Chief Procurement Officer

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Chief Procurement Officer

What is a Chief Procurement Officer? Meaning.

A Chief Procurement Officer (CPO) is the most senior company executive responsible for all decisions related to the acquisition of raw materials, goods and services.

The Chief Procurement Officer is in charge of managing all buying decisions for the firm. The CPO manages extensive research projects about an industry prior to making key procurement decisions. The CPO is responsible for managing relationships with key suppliers and for the entire Purchasing Portfolio of the firm, ranging from strategic items and Co-Creation to bottleneck items and Vendor Managed Inventory to office supplies. Typically he is managing a team or department of purchasing managers.

Over time, due to increasing competition and Globalization, internationalization of business processes and fragmentation of supply chain activities, procurement decisions and strategies became more important in large firms. From an increased importance of procurement derived a need for creating a position that, similarly to other CXOs, could contribute to a company's value creation by optimizing a major corporate function.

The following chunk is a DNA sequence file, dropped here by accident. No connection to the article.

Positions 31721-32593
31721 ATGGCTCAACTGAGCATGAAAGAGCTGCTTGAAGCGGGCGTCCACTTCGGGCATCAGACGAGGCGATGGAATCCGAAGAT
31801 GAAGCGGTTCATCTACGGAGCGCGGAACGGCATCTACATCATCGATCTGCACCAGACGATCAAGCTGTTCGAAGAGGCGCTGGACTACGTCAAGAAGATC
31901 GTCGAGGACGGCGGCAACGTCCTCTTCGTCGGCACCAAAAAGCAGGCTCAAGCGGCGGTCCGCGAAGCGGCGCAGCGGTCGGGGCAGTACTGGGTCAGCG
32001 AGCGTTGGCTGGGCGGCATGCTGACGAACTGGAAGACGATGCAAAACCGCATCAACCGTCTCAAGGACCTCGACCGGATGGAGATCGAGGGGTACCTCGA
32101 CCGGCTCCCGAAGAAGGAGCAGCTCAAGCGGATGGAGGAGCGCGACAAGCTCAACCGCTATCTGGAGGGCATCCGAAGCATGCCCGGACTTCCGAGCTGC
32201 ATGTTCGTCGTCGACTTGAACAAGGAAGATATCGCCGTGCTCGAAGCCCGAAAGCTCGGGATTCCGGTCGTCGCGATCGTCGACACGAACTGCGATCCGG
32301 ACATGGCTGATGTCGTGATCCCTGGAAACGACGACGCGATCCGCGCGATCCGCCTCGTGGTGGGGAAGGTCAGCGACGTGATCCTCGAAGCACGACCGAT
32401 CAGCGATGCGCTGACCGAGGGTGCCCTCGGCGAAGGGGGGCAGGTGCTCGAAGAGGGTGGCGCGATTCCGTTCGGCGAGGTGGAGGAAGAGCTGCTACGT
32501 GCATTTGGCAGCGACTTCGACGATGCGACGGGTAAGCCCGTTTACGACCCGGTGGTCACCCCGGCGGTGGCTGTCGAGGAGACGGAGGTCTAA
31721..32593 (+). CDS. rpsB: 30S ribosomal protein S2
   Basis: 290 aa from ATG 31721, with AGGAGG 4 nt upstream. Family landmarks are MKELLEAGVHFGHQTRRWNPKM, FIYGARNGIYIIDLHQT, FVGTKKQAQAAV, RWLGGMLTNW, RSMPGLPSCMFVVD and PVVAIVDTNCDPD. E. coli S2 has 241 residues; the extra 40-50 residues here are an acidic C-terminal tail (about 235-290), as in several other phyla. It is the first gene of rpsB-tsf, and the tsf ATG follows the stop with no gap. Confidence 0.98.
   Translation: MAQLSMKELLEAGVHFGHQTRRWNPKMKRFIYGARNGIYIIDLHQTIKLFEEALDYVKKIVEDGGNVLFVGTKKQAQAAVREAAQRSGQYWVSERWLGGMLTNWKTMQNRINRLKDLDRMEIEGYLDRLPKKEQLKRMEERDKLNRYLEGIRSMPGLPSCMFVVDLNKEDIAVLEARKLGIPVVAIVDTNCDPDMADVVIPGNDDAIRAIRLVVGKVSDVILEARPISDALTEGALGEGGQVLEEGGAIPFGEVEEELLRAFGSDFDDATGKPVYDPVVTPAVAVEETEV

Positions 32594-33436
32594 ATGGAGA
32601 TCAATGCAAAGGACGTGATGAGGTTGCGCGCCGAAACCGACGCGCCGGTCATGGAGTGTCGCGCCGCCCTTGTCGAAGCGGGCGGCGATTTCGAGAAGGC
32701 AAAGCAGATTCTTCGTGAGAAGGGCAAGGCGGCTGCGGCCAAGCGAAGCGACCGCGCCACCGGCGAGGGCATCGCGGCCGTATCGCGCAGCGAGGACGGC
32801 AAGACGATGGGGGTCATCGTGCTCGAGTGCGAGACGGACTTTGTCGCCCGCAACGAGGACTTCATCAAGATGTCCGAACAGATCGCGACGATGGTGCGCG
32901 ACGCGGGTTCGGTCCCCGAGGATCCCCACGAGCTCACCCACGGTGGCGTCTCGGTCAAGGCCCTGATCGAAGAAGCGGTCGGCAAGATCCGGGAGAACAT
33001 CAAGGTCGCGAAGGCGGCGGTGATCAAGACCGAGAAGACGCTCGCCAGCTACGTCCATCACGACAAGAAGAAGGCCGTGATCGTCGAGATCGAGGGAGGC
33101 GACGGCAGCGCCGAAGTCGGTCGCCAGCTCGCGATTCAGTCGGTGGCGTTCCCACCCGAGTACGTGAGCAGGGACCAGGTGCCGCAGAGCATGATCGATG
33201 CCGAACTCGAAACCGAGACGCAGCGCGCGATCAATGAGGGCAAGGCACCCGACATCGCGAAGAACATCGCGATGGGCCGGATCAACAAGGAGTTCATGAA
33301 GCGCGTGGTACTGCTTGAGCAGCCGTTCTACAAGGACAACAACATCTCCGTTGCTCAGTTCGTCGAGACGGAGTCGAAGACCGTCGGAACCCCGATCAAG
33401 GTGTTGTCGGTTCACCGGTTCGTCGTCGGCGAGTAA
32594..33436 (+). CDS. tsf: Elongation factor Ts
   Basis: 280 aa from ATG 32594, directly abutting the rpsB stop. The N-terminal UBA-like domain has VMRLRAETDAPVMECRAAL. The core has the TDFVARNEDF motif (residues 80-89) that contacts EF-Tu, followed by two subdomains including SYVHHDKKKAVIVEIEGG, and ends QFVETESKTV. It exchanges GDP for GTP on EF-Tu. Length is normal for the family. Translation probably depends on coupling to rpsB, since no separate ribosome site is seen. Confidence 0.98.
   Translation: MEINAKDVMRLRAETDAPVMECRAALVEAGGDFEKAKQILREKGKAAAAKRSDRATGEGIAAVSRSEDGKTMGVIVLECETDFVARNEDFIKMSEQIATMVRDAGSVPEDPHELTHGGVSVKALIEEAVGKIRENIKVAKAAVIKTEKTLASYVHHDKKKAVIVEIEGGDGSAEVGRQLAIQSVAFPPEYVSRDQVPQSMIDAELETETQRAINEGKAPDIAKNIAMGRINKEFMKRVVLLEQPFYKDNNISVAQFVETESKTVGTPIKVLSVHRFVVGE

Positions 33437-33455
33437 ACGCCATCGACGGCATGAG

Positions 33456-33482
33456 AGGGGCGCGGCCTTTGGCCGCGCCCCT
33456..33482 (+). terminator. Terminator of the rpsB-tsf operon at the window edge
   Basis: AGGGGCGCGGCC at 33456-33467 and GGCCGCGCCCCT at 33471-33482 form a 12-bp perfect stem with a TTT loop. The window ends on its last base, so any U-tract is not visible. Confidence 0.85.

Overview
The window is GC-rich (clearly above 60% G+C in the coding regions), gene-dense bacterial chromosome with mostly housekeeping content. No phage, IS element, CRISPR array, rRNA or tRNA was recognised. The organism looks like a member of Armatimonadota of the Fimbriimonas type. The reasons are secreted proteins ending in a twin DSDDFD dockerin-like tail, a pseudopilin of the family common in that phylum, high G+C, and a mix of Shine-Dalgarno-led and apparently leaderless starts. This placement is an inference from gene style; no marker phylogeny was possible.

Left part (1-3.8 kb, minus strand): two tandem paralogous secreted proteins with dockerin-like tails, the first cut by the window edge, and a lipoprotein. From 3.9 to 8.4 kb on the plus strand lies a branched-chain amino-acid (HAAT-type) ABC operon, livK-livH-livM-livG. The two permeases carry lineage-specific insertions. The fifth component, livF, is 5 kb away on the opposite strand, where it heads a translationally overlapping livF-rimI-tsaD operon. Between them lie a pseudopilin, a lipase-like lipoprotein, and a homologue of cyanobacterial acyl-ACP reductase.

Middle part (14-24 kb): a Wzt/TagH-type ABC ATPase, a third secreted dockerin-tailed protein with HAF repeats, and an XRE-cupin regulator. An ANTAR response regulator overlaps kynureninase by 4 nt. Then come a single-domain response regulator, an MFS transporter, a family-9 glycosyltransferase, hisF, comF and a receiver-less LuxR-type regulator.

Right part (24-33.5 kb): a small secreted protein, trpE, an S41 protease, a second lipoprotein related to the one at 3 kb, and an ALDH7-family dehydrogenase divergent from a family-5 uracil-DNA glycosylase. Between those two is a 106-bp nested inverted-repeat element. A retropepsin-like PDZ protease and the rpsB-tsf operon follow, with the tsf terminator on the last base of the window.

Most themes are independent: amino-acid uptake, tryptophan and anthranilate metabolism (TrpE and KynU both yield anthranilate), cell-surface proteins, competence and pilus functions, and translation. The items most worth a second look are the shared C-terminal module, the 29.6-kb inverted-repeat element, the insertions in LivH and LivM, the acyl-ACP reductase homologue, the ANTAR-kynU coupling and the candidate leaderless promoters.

The following challenging Demands on Chief Procurement Officers were identified in a 2008 Global CPO Survey by Cap Gemini:

  1. Organization. In order to face globalization challenges, the procurement function needs a matching organizational model. Employees within this function have to adapt to a geographical dispersion of their company supply chain. A commonly suggested model is a Centralization and establishing a centralized procurement department that deals with suppliers globally.
  2. Talent Management. An increased complexity and the strategic relevance of supply chain activities imposes companies to dedicate more efforts on attracting, retaining and developing procurement talents.
  3. Understanding real spending needs. Crucial for a CPO is understanding the real strategic needs of an organization in terms of spending management. The capacity of a company savings is directly related to its profitability to the extent that it doesn’t hurt a company's image or quality level. The improvement of procurement practices doesn’t always involve purchases of lower quality but can also mean an improvement or an integration across the supply chain.

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Compare with: Chief Executive Officer  |  Chief Financial Officer  |  Chief Procurement Officer  |  Chief Operating Officer  |  Chief Technology Officer  |  Chief Information Officer  |  Chairman of the Board  |  Corporate Governance

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